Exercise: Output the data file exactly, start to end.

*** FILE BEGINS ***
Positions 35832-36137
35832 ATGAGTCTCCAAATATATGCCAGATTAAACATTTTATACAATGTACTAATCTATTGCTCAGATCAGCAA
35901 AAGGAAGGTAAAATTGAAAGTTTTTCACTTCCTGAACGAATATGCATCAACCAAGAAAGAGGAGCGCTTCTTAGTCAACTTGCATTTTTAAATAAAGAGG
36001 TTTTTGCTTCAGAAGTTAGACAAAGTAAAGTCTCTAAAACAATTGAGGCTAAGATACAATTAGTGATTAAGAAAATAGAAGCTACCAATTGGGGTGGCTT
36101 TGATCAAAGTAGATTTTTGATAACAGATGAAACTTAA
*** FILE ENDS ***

Positions 35832-36137
35832 ATGAGTCTCCAAATATATGCCAGATTAAACATTTTATACAATGTACTAATCTATTGCTCAGATCAGCAA
35901 AAGGAAGGTAAAATTGAAAGTTTTTCACTTCCTGAACGAATATGCATCAACCAAGAAAGAGGAGCGCTTCTTAGTCAACTTGCATTTTTAAATAAAGAGG
36001 TTTTTGCTTCAGAAGTTAGACAAAGTAAAGTCTCTAAAACAATTGAGGCTAAGATACAATTAGTGATTAAGAAAATAGAAGCTACCAATTGGGGTGGCTT
36101 TGATCAAAGTAGATTTTTGATAACAGATGAAACTTAA